On June 13, 2021, I had the honor to present a fellow aviator and friend the Federal Aviation Administration’s Wright Brothers Master Pilot Award. The event was sponsored by EAA Chapter 1008 during their Fly-In at the Mandan Regional Airport, Lawler Field.
The Wright Brothers Award recognizes pilots who have demonstrated professionalism, skill, and aviation expertise by maintaining safe operations for 50 or more years.
James D. McLeish has been developing his skills and safely flying for more than 62 years, which places him well on his way to the 100 year award (If there was one), an award he tells me he will try to shoot for. Go Jim!
62 years ago, Airman James D. McLeish, sitting in the baggage sling of his father’s friend’s Ercoupe, took to the skies. From that point and all through his high school years, Jim dreamt of becoming a pilot. With the help of a friend, Jim accumulated four hours of time in a Cessna 140 before going off to college, which had a flying club on campus but no aircraft. Jim, along with a few of his club members, organized and managed to purchase a Cessna 140 for $2200. His first solo was on November 22, 1960, out of the Fort Collins Airport in a Cessna 150. The remainder of Jim’s training was in a Cessna 140, up to his Private Pilot check ride, which he took out of the Denver Stapleton Airport on June 7, 1961.
Jim has flown several various types of aircraft over the years: Cessna, Piper, and Beech single engine and several multi-engine aircraft, including a B55 Beech Baron, a TC-56 Baron, and a B60 Duke. One of his particular favorites was an A33 Beech Debonair. Later on, he flew a N35 Beechcraft Bonanza with the curious but appropriate endorsement of “you are checked out in the Debonair; it’s about the same, just go.” Not something you’d see in a logbook today.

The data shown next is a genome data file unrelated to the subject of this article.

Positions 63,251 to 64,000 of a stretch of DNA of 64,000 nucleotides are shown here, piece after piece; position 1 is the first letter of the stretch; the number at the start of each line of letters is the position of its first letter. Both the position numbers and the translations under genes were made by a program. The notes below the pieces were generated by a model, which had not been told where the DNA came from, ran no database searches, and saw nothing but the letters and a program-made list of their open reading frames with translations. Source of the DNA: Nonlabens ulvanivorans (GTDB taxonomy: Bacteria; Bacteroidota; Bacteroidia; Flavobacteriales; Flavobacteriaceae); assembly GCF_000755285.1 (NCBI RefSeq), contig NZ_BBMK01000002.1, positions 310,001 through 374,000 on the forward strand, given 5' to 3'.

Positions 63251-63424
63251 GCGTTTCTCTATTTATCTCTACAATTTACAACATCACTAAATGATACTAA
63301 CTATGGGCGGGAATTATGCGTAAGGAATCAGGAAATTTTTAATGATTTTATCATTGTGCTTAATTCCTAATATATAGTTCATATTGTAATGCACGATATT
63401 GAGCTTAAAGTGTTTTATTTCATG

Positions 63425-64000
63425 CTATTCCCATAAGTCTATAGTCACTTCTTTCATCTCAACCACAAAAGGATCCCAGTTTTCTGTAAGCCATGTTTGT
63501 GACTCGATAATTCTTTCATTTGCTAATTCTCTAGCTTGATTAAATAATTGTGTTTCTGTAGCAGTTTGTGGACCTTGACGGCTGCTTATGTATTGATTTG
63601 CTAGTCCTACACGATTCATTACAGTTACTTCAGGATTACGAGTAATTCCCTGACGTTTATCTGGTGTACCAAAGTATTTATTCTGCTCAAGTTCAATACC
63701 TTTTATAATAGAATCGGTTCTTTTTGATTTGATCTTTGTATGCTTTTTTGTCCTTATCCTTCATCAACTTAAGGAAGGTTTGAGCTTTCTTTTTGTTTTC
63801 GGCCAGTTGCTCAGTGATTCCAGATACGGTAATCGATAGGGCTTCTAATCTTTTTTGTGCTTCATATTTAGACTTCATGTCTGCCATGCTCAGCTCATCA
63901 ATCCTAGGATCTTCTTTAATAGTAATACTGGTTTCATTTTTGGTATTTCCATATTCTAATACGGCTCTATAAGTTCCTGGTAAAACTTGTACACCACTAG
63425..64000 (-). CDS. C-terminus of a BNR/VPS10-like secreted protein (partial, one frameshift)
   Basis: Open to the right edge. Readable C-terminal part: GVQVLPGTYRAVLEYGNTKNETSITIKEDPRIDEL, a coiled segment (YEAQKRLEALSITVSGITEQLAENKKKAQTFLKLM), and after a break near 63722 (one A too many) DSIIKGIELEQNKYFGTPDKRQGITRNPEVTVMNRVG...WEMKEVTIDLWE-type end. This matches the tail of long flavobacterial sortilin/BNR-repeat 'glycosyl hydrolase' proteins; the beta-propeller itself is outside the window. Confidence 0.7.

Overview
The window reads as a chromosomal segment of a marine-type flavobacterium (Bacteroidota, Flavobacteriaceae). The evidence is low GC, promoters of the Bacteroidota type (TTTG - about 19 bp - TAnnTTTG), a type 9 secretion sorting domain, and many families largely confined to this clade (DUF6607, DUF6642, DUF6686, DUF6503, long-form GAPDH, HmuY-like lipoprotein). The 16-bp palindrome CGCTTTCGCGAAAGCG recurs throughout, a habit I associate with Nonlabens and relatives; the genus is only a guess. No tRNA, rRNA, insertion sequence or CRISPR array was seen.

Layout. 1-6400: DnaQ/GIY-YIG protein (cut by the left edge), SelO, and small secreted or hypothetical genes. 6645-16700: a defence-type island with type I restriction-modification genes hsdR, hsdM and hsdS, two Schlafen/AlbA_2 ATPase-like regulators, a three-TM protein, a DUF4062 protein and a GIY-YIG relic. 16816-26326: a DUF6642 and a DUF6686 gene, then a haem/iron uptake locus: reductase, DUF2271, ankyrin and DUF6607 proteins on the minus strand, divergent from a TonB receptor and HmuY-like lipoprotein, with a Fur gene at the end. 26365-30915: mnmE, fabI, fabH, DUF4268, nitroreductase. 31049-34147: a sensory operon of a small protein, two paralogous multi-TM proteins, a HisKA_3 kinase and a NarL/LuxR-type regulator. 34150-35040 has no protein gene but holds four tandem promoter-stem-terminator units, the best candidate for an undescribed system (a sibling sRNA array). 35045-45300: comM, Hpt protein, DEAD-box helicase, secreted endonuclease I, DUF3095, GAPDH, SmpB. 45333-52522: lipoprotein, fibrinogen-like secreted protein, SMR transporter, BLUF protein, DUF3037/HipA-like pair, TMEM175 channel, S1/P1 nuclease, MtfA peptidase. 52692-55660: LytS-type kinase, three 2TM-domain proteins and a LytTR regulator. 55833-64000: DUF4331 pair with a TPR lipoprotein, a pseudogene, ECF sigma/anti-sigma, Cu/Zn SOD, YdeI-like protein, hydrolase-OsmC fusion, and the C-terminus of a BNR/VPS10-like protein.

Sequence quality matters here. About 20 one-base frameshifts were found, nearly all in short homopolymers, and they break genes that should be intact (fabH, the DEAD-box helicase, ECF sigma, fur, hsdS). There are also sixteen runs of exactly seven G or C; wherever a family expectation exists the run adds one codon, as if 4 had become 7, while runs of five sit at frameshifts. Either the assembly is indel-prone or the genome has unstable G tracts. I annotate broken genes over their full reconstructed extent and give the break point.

Joining the United States Air Force Reserve in 1966, Jim earned his Instrument Rating along with Trans World Airlines (TWA) new hires, trained on the airbase where he was stationed.
From 1968 to 1973, Jim was a company pilot flying the Duke, a Cessna 180, and J35 Bonanza. That pretty much kept him flying every few weeks or so until his final trip with the company in December of 1973.
Since that time, Jim and his wife, Yvonne, moved back to their farm here in the Dakotas, where they live today.
Jim’s trip of a lifetime? Jim’s brother and family lived in Costa Rica and had obtained a Duke they needed to bring back to the states. Since Jim had the experience and willingness to get the legally required Costa Rican private pilot license, he then managed to fly the Nicaraguan and Cuban airspace all the way to Florida. The U.S. Government and Nicaraguan Government were not getting along at that time, so he flew off the coast flying parallel to the airway to the Grand Cayman Islands for fuel. The flight over Cuba to Key West and Miami was exciting, trying to make sure he understood the clearances.
Jim, along with his neighbor, have restored and flown various other aircraft over the years, such as a K-35 Bonanza, 1946 Ercoupe, Cessna 150 they converted to a tailwheel aircraft, and a Piper PA12. The day of the award, Jim joined us with his favorite aircraft, the Beech Bonanza seen here in the photo.
Jim has served as president of the North Dakota Flying Farmers. He’s been on the North Dakota Aviation Council, and supports aviation organizations such as the Aircraft Owners and Pilots Association (AOPA), the Experimental Aviation Association (EAA), and the American Bonanza Society. With more than 4700 hours of total time, Airman James D. McLeish has lived the aviation dream.
As a National FAA Safety Team ASI, Fellow Airman, Colleague, friend, it is my honor to have presented the FAA Wright Brothers Master Pilot Award to Mr. James D. McLeish.
Jay M Flowers/National FAASTeam ASI/AFS-850